Brethren, in this frightening, dark, and uncertain atmosphere, a world which “lies in the power of the evil one” (1 John 5:19), we must share what we know! John says, “We know that we are of God…and we know that the Son of God has come, and has given us understanding so that we may know Him who is true; and we are in Him who is true, in His Son Jesus Christ. This is the true God and eternal life” (5:19a, 20). We have security, confidence, understanding, and hope, all because of God and His Son. Take courage and share that with everyone you can! It’s the only hope the world has!

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“He sends forth springs in the valleys; They flow between the mountains”

Neal Pollard

This statement in Psalm 104:10 is spoken literally of God’s physical provision for His creatures. But, have you ever thought about how that is true for you and me when we find ourselves in the valleys of life? In between the mountaintops of successes and happy days, we can find ourselves seemingly down in the valley of the shadow of death (cf. 23:4). I am so thankful that in those moments that might seem dry and thirsty, God sends forth springs in the valleys of life. Whatever creates the valley for us, it can seem like a deep place hard to climb out of. How does God send forth spiritual and emotional springs for us, even in the valleys of life?

  • The church is a spring in the valleys of life. Other Christians lifting and encouraging us can be the medicine we need to take the next step through the valley. No wonder the church is such an expression of God’s wisdom (Eph. 3:10-11).
  • Prayer is a spring in the valleys of life. Pouring out our hearts to a God who understands us and knows our situation perfectly strengthens us.
  • Our family can be a spring in the valleys of life. Those of us who have Christian parents, siblings, children, and other relatives have a double blessing, family twice over. They can be the support and encouragement we need to keep moving.
  • Spiritual blessings are a spring in the valleys of life. Ephesians 1:3 says in a general way what the rest of the New Testament enumerates in a specific way. God is blessing us in so many ways because we are in His Son. Never do we appreciate that more than when we struggle.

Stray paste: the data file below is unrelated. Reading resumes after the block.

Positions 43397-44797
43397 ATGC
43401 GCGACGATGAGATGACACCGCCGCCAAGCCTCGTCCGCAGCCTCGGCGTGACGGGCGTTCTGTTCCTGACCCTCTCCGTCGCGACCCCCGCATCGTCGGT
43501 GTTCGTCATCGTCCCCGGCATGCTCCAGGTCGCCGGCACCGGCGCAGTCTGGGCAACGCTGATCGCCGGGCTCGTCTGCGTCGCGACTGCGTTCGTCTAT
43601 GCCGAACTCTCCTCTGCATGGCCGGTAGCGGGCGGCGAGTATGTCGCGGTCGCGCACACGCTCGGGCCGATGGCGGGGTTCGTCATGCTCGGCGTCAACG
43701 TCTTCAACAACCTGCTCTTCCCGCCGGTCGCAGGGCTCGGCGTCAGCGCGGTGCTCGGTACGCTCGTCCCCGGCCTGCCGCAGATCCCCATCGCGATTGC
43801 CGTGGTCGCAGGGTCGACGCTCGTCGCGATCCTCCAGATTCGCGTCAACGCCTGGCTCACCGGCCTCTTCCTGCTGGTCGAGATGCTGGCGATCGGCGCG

• The Bible is a spring in the valleys of life. There is wisdom and insight on every page, guidance for our journey. God has revealed the road map to help us traverse the narrow way to heaven. The narrow way will not keep us from traveling through valleys, and often it has valleys the broad way does not.
  • Faith or trust is a spring in the valleys of life. Like Paul, who often camped in the valleys of life, “I know whom I have believed and I am convinced that He is able to guard what I have entrusted to Him until that day” (2 Tim. 1:12). My eyes may be wet with tears in the valley, but my eyes of faith see with crystal clarity.
  • Hope is a spring in the valleys of life. It anchors the soul (Heb. 6:18-19), but it also helps lift us up. Because I face the future with confidence, no setback will keep me discouraged but so long. Tomorrow will be a brighter day!
  • Christian service is a spring in the valleys of life. Maybe nothing leads me through the valley any more than finding a fellow sojourner to help out of their valleys. When I focus outside of myself on other strugglers, I soon forget my unpleasant experience.

Many years ago, I heard Franklin Camp talk about the valleys of his life and how he overcame. His young daughter accidentally burned to death in a brush fire. He faced other huge losses in life, but brother Camp through it all was a man who had his eyes fixed on the ultimate mountaintop experience. In the valleys of life, let us look for the springs God sends. They will refresh, renew, and relieve us until our journey is complete.

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FEAR!

Gary Pollard III

Have you ever been terrified? I have: I’ve been hit head-on at highway speed, been attacked by feral dogs on the Navajo reservations, and once had to eat kale.

Fear is a normal part of our life, and is sometimes an annoying reminder that we are vulnerable. Fear can save your life, or cause you to push yourself to overcome. Fear can also help you get to heaven.